Despite decades of gender-balanced recruitment and clear-cut criteria for promotion based on meritocracy, women in public accounting firms remain proportionally fewer in number in the highest levels of the hierarchy than men. This paper aims to explore the mechanisms fostering women's rarity in top positions within French accounting firms in terms of organizationally constructed approved paths. Drawing on 23 semi-structured interviews with both male and female accountants, the specificities of these approved paths, alongside the construction of alternative, feminized routes, lacking the legitimacy of the former and often implying a derailment of women's careers from a very early stage, will be explored. It is suggested that more than a matter of only lifestyle preferences or practical constraints, this rarity is constructed by the interplay between the two, often resulting in “unintended and unwanted consequences, which retroactively may become unacknowledged conditions of future actions” (Giddens, 1984: 76). The focus of this study is to understand how the discursive and practical components of daily routines contribute to the reproduction of Big Four's gendered culture. Furthermore, this paper challenges the concept of the glass ceiling and instead conceives of the construction of women's careers in the accounting profession in terms of a labyrinth. Link to the article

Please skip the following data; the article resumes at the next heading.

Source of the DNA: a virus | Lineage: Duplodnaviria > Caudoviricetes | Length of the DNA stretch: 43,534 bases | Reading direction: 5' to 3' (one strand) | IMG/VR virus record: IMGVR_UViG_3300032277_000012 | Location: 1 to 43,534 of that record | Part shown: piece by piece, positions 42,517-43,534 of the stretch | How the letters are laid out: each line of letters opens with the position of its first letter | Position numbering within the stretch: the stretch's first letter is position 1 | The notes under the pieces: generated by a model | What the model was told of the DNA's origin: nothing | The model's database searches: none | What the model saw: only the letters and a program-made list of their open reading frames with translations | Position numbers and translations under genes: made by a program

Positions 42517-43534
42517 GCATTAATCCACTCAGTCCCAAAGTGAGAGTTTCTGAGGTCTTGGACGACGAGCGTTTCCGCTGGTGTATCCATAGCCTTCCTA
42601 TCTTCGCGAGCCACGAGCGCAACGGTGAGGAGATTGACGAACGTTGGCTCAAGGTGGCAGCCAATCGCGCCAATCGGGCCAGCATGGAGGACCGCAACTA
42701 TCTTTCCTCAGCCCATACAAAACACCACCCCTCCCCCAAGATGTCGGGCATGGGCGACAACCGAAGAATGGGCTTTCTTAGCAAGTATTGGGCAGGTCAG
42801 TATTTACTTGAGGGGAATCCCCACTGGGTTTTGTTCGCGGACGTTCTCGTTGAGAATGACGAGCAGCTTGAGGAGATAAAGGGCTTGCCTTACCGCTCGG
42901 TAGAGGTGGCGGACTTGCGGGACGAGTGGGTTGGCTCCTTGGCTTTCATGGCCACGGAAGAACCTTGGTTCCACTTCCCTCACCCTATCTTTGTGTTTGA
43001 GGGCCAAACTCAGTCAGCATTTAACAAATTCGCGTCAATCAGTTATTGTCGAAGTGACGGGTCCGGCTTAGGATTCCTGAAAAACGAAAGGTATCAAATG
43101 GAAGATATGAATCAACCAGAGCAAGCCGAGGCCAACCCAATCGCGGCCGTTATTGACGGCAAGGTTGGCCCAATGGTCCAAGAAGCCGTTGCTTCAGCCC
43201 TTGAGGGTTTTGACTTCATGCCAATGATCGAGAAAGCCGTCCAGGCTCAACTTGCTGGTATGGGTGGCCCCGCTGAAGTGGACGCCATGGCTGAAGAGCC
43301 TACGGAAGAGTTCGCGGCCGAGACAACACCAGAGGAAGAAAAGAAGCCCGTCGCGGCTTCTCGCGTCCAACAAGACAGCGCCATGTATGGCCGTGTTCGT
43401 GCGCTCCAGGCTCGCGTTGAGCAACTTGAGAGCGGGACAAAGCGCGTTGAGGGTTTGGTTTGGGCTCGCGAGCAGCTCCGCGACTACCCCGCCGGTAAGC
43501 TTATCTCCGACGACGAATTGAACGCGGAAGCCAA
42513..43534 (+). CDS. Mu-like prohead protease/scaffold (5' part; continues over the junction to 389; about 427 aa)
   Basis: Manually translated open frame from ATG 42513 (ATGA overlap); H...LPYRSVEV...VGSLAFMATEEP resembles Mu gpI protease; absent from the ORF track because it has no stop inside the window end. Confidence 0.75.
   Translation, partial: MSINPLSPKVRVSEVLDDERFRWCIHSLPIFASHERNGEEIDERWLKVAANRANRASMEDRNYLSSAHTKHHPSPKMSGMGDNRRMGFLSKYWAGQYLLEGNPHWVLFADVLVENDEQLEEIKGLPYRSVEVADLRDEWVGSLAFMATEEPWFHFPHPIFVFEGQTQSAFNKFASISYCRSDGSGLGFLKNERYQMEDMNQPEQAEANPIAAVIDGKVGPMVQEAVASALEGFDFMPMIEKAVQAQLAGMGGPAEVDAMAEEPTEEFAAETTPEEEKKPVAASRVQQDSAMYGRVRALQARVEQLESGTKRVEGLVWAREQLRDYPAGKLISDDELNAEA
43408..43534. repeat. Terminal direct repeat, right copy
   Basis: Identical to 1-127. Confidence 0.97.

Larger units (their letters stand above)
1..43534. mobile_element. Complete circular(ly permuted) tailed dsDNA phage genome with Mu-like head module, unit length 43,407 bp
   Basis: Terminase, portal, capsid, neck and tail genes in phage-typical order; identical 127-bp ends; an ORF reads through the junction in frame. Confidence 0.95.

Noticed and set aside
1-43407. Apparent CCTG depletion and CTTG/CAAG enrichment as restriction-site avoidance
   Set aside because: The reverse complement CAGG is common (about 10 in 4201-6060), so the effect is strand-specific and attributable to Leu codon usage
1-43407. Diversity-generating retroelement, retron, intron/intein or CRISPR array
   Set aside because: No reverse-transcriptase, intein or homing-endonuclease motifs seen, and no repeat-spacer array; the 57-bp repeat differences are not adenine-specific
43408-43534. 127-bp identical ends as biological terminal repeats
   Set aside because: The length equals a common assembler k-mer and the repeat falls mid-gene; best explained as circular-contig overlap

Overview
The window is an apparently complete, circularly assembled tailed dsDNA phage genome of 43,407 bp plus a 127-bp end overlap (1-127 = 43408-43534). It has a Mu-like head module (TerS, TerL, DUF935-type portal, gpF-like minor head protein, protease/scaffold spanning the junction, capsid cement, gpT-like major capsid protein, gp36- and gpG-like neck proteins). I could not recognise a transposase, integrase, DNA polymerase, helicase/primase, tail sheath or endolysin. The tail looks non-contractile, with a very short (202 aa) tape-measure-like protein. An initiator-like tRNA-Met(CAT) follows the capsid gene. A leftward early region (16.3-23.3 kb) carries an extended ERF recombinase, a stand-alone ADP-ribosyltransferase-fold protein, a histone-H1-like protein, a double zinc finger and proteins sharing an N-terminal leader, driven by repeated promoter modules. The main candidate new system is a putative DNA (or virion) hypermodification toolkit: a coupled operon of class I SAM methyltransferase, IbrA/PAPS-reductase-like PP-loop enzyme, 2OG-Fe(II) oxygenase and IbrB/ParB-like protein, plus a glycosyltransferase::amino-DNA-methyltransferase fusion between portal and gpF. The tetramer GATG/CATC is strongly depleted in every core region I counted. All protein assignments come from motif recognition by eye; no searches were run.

LUPU, I. (2012). Approved routes and alternative paths: the construction of women’s careers in large accounting firms. Evidence from the French Big Four. Critical Perspectives on Accounting, 23(4-5), pp. 351-369.